WASHINGTON — Even on a simmering Sunday morning, members of Rhema Christian Center Church in Northeast D.C. are still having services out doors like they have for the past five months.
"It's an uncomfortable feeling," Erika Burgin said.
"It's been challenging because of the elements," Jamielle McMorris said.
Their deacon, G. Vernon White, makes sure the set up is seamless and harmonious as it used be indoors.
And from the singing to the preaching, congregants have chosen the church's front lawn because, well, they don't have faith in what's happening on the inside, where just a a handful still worship in the sanctuary.
"When you're dealing with God's business, He doesn't deal lightly with His business, and neither should we," White said.
The deacon board chairman said members want to know where the church's money is going. They had many questions which are outlined in lawsuit.
"When you're dealing with millions of dollars, there is a concern," White said.
Church began in grandparents home
Derrick Givens said, "These people are bewildered." He is, too.
Givens grew up in the church that was founded by his grandfather, Clarence Givens in 1977 in the basement of his home. Derrick was baptized in the backyard pool at the age of 9.
"We had to get a larger building and, I mean, it was just growing like crazy," Givens said.
The church's collection baskets were also growing, with over 2,000 members, Rhema's assets rose to more than $20 million, according to Givens.
"If you came late on Sundays, you'd have to wait to be seated," he said.
After the passing of Givens' grandfather, the congregation cast votes for Givens' father, Arvel Givens, to take the lead. The pastor did, until he got too sick earlier this year. He died last month.
Arvel is named in the lawsuit by the church members, but they accuse his wife Brenda Givens, who is Derrick Givens' stepmother, of pulling the strings, and forging his signature on documents to transfer $5 million of church property to a living trust in his name. They also said she bypassed the rules and named herself as the pastor.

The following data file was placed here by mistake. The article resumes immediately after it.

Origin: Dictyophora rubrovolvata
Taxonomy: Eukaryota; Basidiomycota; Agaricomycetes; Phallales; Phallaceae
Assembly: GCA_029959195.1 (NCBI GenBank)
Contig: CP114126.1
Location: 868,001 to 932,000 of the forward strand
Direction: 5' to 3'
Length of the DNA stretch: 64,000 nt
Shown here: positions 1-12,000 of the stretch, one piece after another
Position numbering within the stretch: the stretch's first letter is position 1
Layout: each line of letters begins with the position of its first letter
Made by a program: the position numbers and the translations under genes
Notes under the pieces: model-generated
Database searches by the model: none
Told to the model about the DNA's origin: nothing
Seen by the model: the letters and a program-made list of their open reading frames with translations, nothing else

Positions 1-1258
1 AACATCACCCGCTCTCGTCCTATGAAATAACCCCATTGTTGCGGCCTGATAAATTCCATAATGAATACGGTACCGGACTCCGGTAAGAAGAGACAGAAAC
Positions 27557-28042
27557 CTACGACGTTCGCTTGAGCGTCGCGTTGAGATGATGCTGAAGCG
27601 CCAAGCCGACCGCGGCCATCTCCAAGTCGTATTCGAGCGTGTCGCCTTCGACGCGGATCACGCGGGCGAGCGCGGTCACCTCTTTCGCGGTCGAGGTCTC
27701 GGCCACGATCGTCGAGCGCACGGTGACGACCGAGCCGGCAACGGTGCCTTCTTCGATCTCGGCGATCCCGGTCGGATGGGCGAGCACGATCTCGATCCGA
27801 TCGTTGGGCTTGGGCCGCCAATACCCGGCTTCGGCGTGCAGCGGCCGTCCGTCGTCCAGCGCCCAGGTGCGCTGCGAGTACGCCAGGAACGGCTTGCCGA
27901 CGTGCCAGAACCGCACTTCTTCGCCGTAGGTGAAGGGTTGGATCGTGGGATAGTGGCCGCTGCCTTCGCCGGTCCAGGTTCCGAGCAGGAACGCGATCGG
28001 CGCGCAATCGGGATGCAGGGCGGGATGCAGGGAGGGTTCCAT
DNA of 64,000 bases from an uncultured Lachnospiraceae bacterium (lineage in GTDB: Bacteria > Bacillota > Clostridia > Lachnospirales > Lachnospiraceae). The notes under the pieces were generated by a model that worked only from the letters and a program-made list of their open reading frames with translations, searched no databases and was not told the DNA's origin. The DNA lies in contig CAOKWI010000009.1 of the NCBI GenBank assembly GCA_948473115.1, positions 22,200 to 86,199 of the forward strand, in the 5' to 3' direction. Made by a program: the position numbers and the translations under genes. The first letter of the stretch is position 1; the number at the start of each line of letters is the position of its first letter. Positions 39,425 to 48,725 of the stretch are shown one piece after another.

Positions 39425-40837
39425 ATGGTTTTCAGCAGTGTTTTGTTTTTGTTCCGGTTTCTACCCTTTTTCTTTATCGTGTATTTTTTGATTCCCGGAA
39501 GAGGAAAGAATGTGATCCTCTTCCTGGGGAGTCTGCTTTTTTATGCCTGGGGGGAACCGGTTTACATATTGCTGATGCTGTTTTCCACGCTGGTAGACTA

"She bullied the church because she thought that, 'I'm the wife of Arvel Givens the pastor, that I'm going to take over,'" Derrick Givens said.
"All churches, they are not monarchies. You cannot pass a church down," White said.
Tithes and offerings transparency
The finance committee claimed in the lawsuit that over time Brenda Givens was no longer transparent about transactions involving church money.
When the members asked to see the books, they said she suspended the committee, banned some members from the church and hired armed security guards to keep them off the property.
"It's all about greed. It's all about money. It's all about having your name on the bank accounts," Derrick Givens said. "I know some of the money is going to -- I've got paperwork -- has gone towards properties being purchased, automobiles that are being purchased without the church knowing about it."
Derrick Givens referred to court filings showing deeds in Brenda Givens' name going as far back as 2005. There was a home purchased for Brenda's daughter for more than $97,000, and investment properties for her son, Christian, after college for nearly $200,000.
A Takoma Park property the church purchased for women in need sold for nearly $1 million. Members said the profits from that sale are not accounted for.
On top of that, church members said they question payments to contractors, like a $100,000 to a board member to build a stage they claim should have cost $30,000.
"The church needs answers," Derrick Givens said.
WUSA9 called Brenda Givens and even paid a visit to her home twice. She had nothing to say and wanted to talk to her attorney.
Her attorney told us that she had "no comment" either because of the litigation.
Court filings show Brenda Givens tried to get the case dismissed, saying, "The claims in the complaint are moot." And alleges that the property was transferred back to the church and all of the transfer fees were repaid.
The judge ruled the case should go forward.
Meanwhile, church disciples have not let the rain, heat or humidity dampen their spirits. They are strengthened by their faith and confident in the courts.
"I mean, it wouldn't be, at the present situation, in the court system if there wasn't any validity to any of this," Rhema Christian Center Church member Jamielle McMorris said.
"It's craziness. I'm saddened by it. I never thought it would get this way," Derrick Givens said,